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2,3-DPG effects on PO2

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In an EK101 Physiology passage, it presents a patient who experiences delayed breathing, headache, and dizziness after arriving in a high-altitude city. The question asks "which of the following curves most likely represents the oxyhemoglobin dissociation curve of the patient in this passage?"

The answer shows a left shift in the oxygen dissociation curve and the explanation is, "The left shift in the curve would allow the hemoglobin molecule to drop off more oxygen in the tissues."

Wouldn't it be the opposite? If there is a left shift, wouldn't that represent an increased affinity for O2 by Hb, meaning less O2 gets dropped off at the tissues? I thought this would be the opposite of what we want our body to do in high altitudes :/
 

aldol16

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I believe it should be a shift to the right. You specifically want your hemoglobin to have less affinity for O2 at the tissue level so that you can drop off more O2 at the tissues. At high altitudes, we know that more 2,3-BPG is made, which shifts the curve to the right.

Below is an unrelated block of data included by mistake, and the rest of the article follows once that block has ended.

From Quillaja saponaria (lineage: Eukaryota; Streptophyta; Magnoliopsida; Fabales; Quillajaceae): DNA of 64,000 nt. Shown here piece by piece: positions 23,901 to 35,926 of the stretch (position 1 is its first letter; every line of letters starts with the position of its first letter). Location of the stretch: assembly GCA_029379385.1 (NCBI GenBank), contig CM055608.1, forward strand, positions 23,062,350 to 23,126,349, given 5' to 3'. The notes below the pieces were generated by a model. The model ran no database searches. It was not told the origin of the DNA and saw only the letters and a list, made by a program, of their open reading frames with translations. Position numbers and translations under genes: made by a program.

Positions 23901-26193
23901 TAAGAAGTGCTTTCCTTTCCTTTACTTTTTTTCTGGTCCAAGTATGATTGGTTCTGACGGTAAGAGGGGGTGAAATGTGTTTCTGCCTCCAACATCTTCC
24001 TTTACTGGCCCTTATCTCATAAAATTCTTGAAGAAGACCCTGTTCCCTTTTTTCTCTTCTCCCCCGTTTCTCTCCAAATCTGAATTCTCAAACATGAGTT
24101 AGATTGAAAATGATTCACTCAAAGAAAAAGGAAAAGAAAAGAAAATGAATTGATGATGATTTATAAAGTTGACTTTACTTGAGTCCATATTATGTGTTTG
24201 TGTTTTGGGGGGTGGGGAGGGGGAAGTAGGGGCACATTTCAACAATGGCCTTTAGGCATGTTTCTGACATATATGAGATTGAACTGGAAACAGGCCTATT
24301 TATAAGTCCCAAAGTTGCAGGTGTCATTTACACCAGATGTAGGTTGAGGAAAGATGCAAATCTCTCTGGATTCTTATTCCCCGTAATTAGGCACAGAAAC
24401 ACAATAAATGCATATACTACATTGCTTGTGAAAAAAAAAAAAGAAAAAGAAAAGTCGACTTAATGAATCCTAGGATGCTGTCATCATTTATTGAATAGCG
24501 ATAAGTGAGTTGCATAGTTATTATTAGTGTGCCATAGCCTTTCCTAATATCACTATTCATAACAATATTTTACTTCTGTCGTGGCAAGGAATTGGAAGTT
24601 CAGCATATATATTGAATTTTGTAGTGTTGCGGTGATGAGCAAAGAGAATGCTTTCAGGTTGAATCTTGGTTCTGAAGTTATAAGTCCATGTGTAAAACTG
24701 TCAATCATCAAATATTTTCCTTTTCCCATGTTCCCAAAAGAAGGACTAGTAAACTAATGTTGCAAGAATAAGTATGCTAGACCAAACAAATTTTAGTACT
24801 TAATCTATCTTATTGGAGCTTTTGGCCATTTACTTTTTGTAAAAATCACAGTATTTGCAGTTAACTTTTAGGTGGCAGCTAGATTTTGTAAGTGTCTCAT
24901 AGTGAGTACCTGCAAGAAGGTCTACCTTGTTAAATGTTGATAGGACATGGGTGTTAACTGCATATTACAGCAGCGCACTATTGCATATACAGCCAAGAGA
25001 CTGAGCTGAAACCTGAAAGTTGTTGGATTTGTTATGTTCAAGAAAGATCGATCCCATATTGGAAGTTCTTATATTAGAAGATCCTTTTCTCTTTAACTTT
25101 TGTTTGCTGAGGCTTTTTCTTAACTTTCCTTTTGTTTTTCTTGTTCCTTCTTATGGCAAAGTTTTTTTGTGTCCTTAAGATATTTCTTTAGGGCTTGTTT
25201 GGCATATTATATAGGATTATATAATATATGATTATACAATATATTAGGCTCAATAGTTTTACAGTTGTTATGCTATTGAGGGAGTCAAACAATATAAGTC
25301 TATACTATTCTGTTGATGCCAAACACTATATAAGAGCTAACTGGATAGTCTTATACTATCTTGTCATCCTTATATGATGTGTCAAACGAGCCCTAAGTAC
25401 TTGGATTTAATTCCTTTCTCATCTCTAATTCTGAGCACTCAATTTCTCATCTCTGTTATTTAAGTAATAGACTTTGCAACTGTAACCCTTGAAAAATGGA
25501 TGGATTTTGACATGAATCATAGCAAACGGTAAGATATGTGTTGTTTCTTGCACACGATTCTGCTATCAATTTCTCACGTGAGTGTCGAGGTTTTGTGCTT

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Doogie.Howser

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Maybe we can see a picture of the problem? There may be a discrepancy between the way it's posted. I say that because the question states "after arriving," the patient is experiencing symptoms of hypoxia. This is trying to say that the patient has not yet adapted to the high-altitude. Yes, 2,3-BPG causes a right shift in the oxyhemoglobin curve like you're saying, but it's not immediate; it's an adaptation. So I'm inclined to think that the patient does have an oxyhb curve that is more to the left than it should be of an acclimated resident. A left shift per se? No, it shouldn't shift. But more left than normal? Yes.
 
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